After a lengthy discussion about the Steam Pump Ranch property, the Oro Valley Town Council voted to hold a study session within the coming year that involves the council and an ad hoc committee.
The committee will be comprised of people with the Historical Society, Historic Preservation Commission, Pima County, as well as people that were part of the ranch’s original task force. The committee would look at the property in the order of preservation, use, and revenue.
The discussion began with Councilman Mike Zinkin asking the council to “seriously consider” allocating $500,000 toward the restoration of the Proctor/Leiber house this year with the intention of having the building used filling community needs such as a visitor’s center, a location for the Greater Oro Valley Chamber of Commerce, or a home base for the Historic Preservation Society.
As a revenue generator, it was also suggested that the restored facility could become a location for weddings, quinceañeras, and other gatherings.
In a short presentation, Zinkin said in a 2008 study, it was estimated to cost $463,200 to restore the house. After talking with people within the town’s historic society, Zinkin said it was estimated to now cost $510,000.
“We do have the money to do that without taking it out of contingency,” he said. “In this council report… Stacy (Lemos, the town’s finance director) gives us a report saying that sales tax collections from the general fund are estimated to come over budget at approximately $571,000.”
The town has spent more than $1.5 million on the property since it acquired it in 2007 for $4.7 million. The town currently has budgeted $125,000 for the 2014/15 fiscal year, $280,000 for the following year and another $280,000 for the 2016/17 fiscal year for the property.
Before the council discussed the issue, Oro Valley resident Bill Adler, Historic Preservation Commission member Eric Thomae, and former Oro Valley Mayor Paul Loomis spoke in favor of the town allocating funds now to restore the Steam Pump Ranch property.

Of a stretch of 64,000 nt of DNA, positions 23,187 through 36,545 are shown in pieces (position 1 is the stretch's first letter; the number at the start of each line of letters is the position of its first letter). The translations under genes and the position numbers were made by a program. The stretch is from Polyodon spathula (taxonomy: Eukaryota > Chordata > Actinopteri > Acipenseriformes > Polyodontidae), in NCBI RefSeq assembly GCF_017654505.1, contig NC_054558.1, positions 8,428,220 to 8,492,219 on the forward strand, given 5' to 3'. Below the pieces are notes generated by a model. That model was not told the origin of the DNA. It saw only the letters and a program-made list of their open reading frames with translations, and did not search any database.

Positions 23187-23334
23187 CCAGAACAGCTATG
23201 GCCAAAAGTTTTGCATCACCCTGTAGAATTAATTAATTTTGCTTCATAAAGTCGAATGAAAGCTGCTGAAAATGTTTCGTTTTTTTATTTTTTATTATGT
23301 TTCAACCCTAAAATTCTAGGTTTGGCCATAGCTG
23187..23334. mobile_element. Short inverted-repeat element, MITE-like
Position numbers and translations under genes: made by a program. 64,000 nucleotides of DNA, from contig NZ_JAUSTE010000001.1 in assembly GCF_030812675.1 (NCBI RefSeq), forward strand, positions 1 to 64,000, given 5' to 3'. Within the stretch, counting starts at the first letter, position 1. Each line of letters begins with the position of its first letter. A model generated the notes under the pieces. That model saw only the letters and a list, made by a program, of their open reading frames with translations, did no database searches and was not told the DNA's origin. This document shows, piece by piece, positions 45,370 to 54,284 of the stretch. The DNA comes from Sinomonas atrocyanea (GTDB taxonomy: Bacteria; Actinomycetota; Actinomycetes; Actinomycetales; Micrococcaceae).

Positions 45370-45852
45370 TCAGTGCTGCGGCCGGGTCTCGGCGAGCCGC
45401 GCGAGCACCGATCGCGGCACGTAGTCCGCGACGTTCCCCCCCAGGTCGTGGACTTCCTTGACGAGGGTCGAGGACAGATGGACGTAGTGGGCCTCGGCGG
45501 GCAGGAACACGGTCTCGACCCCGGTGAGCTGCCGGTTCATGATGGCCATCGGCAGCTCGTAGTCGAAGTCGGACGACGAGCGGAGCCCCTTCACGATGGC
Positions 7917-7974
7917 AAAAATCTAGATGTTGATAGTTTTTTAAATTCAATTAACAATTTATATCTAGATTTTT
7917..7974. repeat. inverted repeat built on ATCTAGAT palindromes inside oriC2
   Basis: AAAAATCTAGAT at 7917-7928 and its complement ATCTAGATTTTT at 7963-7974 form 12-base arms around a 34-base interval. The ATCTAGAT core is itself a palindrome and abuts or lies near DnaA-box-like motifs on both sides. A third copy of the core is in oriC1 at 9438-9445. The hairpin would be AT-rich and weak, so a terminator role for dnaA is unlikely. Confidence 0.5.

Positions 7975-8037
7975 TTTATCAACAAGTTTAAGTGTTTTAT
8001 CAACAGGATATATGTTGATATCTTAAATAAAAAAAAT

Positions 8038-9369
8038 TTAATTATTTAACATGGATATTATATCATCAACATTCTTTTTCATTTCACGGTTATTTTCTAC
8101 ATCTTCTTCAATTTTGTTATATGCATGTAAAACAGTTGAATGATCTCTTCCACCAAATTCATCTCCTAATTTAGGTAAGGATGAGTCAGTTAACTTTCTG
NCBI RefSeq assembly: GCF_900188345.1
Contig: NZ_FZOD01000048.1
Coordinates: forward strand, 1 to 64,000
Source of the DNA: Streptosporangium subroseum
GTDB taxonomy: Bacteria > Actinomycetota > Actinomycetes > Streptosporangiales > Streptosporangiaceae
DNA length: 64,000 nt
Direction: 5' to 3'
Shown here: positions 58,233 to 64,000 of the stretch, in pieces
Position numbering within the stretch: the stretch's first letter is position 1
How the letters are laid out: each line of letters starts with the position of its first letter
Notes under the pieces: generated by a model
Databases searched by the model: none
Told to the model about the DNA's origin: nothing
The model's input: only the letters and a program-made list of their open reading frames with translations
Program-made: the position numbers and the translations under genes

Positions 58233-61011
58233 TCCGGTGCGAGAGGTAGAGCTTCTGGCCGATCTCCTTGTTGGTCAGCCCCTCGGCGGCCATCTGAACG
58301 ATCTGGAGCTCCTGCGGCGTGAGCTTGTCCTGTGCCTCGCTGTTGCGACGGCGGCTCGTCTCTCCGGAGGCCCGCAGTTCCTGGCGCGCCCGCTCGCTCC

Vice Mayor Lou Waters expressed a concern of the final plan for the property.
“There still is no plan,” Waters asked Zinkin, “Are we going to rehabilitate, or are we going to restore, or are we going to stabilize, or as you put it, are we going to demolish part of this home, which is not a restoration, that is a reconfiguring.”
Waters also questioned what was going to be the best way to use the Proctor/Leiber house.
“I don’t see anywhere where there is a plan for use of how we are investing or how we are going to plan to invest into the Proctor/Leiber house,” Waters added.
Councilman Bill Garner spoke in response to Waters’ questions with how he sees the plan.
“I think what we have to do first is earmark the money. You can’t really have a plan if you don’t have financial backing,” Garner said. “I think the town has made a commitment and significant investment. And the minute we went after the historic designation both on the state level as well as on the federal level, you have now jumped with both feet into the fire, so to speak, and have made that commitment that we are going to invest in the future of this particular property.”
He also added that he felt that restoration efforts should be started on the property sooner than later.
Councilwoman Mary Snider told the council she is in favor of looking at whatever can be done for Steam Pump Ranch, but would like a consensus established on the priorities among the committees and commissions involved with the property.
Councilman Brendan Burns told the council he felt the town did have a plan, as money has already been budgeted for the property within the coming three years. He felt the discussion was about simply making the money available sooner.
Mayor Satish Hiremath said he had a problem with the agenda item from a philosophical standpoint. He questioned why some council members who voted against the 2014/2015 fiscal budget during the previous council meeting because it was fiscally irresponsible. Hiremath said the council members who did vote against it cited that the council was spending money that it didn’t have. The mayor wondered why there was suddenly a change of mindset and now there was an abundance of money available for improvements.
“My way of looking at things is if we can spend wisely, and attract major revenue resources…you exponentially increase your revenue sources very quickly, so that way we in turn now can do some of these projects that we sorely need to do.”
Councilman Joe Hornat said he felt the property was stabilized and knows the town’s budget has allocated money for the property.
“We’ve got a plan that is a little further out. Maybe after we hear from the committee, maybe we will reevaluate,” Hornat said. “But right now, I don’t like to allocate money for things that I am not sure are the right way we’re are going to go.”
The motion made by Zinkin and seconded by Garner was receded. Garner made a new motion that was seconded by Snider.
“I think the consensus of the council is that we need to move forward, but we need to move forward a little slower,” Garner said as he proposed having a study session with the ad hoc committee and the council within the coming year.
The motion passed unanimously.
Later in the council meeting, Zikin was appointed as a council liaison to the town’s historic preservation commission.